LONDON (PHILIPPINE DAILY INQUIRER/ASIA NEWS NETWORK) - The Filipino worker began his chilly wait outside the doors of a Jollibee 17 hours before its opening last Saturday (Oct 20), eventually fulfilling his daughter's "dream", as he became the first customer of the Philippine fast-food giant's first store in Britain.
Mr Michael Sison, a balloon artist who works part time cleaning homes, said the experience was "history and I wanted to be part of it".
He said his seven-year-old daughter had dreamt that he would be the first customer of Jollibee in London, so he decided to queue at 3pm along with a friend, Mr Richie Direcho.
Mr Sison did not get a wink of sleep during the long wait, but he said it was worth it.
"The time went by quickly. We met new friends," he said.
Those friends were mostly Filipinos, of course, and some of them arrived at the queue with children in tow - one as young as seven months - a good seven hours after Mr Sison.
Some camped out and braved the British capital's autumn chill. Some proudly wore shirts, jackets and leggings emblazoned with the Philippine colours. Others sang the national anthem.
But the red bee was the rock star as hundreds of people took pictures with the mascot.
The queue snaked around four blocks at Earl's Court in London, a known hub for Filipino workers and expatriates and which hosts several Philippine bank branches and buffet restaurants.
It is this kind of dedication to what is Filipino, and the fact that Filipinos are everywhere, that fuel the chain's aggressive bid to become one of the top five restaurants in the world by 2020.
"Today, we are at No. 11 or 12, depending on stock price. To achieve that dream, we will require an aggressive expansion coming from strong organic growth and strategic acquisitions," Mr Ernesto Tanmantiong, chief executive officer of Jollibee Foods Corp (JFC), said in an interview with reporters covering the opening of the company's first British branch.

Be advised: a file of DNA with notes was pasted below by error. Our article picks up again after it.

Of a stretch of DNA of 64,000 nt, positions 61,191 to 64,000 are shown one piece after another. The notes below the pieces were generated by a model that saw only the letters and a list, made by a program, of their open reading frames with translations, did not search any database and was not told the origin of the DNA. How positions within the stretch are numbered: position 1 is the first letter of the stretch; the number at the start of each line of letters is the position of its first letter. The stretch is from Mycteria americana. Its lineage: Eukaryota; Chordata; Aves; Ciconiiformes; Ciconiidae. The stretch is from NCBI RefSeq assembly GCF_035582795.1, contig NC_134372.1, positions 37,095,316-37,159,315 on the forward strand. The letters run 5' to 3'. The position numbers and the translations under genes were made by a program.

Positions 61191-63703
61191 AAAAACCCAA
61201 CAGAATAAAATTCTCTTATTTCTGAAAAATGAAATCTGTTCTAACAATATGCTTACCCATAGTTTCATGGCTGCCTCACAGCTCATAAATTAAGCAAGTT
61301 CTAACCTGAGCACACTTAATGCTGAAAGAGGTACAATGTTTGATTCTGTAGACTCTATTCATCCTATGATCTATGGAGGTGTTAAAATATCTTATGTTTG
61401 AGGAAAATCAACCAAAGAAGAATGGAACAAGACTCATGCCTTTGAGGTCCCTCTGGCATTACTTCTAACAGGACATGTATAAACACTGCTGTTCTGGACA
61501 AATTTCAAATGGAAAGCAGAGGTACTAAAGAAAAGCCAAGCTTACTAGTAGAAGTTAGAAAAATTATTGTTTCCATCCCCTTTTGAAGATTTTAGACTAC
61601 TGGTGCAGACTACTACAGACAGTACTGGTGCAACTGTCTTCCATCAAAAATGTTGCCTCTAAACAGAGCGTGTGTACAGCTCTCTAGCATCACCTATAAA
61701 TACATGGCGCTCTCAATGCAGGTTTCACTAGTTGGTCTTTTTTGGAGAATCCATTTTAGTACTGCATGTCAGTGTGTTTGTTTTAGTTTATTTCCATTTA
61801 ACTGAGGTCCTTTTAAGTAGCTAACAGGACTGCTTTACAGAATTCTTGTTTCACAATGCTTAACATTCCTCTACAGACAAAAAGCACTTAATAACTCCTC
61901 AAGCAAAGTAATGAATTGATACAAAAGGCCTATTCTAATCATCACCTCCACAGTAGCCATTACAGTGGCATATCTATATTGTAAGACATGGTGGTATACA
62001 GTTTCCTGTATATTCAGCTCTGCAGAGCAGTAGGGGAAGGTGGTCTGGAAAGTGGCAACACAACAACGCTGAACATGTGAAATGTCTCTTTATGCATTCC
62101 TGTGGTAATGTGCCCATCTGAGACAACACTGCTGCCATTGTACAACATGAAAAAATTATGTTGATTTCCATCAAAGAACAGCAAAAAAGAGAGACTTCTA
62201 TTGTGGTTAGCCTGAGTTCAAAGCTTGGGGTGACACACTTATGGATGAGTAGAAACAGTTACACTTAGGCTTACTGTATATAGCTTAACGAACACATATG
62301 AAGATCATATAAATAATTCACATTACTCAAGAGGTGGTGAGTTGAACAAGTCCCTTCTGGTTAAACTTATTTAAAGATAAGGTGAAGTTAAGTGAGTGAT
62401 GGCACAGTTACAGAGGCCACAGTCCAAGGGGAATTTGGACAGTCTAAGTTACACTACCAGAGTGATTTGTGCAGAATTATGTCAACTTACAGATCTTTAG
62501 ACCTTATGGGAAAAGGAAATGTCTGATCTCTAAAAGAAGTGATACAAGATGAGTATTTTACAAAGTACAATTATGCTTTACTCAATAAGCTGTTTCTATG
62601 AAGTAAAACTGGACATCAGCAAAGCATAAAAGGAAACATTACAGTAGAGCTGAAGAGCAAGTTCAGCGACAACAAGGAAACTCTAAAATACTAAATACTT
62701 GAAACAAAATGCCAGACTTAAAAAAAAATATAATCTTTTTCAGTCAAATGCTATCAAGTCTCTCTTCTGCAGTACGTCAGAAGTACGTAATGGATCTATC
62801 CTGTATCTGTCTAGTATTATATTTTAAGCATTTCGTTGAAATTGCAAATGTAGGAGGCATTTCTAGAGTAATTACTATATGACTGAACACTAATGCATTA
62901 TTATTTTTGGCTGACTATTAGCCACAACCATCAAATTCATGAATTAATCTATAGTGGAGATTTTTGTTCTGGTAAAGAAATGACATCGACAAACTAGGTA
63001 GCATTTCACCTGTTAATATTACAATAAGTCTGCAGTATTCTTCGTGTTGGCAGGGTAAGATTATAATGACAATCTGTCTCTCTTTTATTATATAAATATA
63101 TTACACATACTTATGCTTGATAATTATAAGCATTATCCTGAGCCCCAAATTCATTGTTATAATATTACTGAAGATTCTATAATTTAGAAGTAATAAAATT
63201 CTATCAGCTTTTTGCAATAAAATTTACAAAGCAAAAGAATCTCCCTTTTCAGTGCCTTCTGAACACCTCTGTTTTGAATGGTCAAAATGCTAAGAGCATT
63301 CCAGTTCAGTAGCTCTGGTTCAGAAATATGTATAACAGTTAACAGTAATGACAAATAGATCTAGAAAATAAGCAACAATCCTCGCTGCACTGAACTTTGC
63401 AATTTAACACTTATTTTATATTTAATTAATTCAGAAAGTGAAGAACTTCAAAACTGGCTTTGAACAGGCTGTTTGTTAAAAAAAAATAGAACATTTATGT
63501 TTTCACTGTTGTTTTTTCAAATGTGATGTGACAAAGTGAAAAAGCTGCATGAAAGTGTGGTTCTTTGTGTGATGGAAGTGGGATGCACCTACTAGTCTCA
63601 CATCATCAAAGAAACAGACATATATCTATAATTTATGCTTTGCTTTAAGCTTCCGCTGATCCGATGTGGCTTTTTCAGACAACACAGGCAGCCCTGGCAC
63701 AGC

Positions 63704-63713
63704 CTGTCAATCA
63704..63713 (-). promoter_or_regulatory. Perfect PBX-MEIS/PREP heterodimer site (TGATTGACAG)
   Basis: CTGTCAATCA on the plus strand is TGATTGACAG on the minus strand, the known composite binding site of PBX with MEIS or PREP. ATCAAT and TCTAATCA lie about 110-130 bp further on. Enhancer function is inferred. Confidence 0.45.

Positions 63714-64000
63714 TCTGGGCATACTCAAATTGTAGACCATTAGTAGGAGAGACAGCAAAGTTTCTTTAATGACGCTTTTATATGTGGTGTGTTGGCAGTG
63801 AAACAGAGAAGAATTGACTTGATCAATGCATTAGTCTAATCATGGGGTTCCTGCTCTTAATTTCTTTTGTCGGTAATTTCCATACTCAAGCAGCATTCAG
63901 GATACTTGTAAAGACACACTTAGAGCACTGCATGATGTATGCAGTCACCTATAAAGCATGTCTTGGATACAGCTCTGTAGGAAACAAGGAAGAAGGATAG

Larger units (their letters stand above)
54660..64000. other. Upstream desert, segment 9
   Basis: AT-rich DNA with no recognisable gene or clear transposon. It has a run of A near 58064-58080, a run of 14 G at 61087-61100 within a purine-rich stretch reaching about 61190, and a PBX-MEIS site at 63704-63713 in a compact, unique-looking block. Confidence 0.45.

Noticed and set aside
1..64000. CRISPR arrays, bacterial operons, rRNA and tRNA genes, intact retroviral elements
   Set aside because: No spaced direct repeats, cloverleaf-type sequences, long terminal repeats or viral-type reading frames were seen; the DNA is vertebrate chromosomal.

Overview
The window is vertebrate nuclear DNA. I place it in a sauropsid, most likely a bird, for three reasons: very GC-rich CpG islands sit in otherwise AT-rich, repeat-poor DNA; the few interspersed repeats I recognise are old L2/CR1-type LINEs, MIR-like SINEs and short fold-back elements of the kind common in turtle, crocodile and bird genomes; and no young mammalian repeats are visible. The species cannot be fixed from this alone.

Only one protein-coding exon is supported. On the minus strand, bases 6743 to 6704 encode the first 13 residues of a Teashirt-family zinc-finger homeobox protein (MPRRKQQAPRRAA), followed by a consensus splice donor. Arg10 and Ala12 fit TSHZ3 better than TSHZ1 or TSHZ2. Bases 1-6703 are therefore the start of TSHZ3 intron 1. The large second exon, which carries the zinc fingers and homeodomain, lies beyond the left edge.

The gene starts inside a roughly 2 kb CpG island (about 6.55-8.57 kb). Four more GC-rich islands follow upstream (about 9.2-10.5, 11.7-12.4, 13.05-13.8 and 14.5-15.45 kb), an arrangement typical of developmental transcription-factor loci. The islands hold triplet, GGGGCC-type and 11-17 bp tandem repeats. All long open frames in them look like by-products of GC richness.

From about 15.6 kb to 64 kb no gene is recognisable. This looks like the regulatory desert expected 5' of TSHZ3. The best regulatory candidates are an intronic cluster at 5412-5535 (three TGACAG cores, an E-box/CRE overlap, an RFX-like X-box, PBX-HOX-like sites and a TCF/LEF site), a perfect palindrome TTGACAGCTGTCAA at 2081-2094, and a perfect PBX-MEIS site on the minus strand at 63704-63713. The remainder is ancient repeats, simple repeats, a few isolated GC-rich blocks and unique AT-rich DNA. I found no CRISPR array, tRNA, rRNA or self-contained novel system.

The branch, which opened last Saturday (Oct 20) at Earl's Court, already signals an aggressive JFC expansion in Europe.
Mr Tanmantiong said the company would be opening 50 stores across the continent in the next five years, half of which would be scattered across major British cities and the other half in Spain and Italy.
"We believe we can be successful in the UK because of two factors: We know our flagship product is Chicken Joy... and the UK is the largest fried chicken (consumer) in Europe," said Mr Dennis M. Flores, JFC president and head of international business in Europe, Middle East, Asia and Australia.
With a target schedule of "a little bit longer than two years", the company seeks to eventually generate half of its revenues outside the Philippines, Mr Flores said.
While expansion could be enhanced by a mix of financing options, including internally generated funds, JFC also intends to offer the flagship brand for franchising "as part of a medium-term plan".
OFF TO NEW YORK
Apart from the newly opened store in Britain, Jollibee will also have a soft opening in Manhattan on Saturday (Oct 27), in Malaysia before the end of the year, in Guam by next year, and in Australia and Indonesia by 2020.
Jollibee, whose menu has been described by international media as eclectic, is also on a shopping binge, scouring the food industry for more opportunities.
Just recently, it purchased 47 per cent of Tortas Frontera for US$12.4 million (S$17 million) to grow the Mexican fast-casual chain in the United States. It also forged a deal to bring in Panda Express, the largest Chinese food chain in the US, to the Philippines.
ACQUIRING MORE BRANDS
Mr Tanmantiong admitted that plans to purchase Britain's Pret A Manger, an upscale sandwich chain, would no longer be pushed through. Priced at US$1 billion, the takeover would have been one of the biggest by a Filipino firm.
"We haven't even reached the bidding stage. They had their own plans. They were talking to parties but they went public on their own," he said.
But there is no stopping Jollibee. Mr Tanmantiong said they wanted to acquire more brands, focusing on the Philippines, US and China.
"It depends on three criteria: the brand should have a superior product, the potential size of the market is big enough because we want to scale it up, and it has to be in the fast-food or fast-casual segments," he said.
Asked if the healthy eating trend may affect business, he said: "All markets are growing. What we do is provide the nutritional value of our food... In the end, they all go to Jollibee for the Chicken Joy."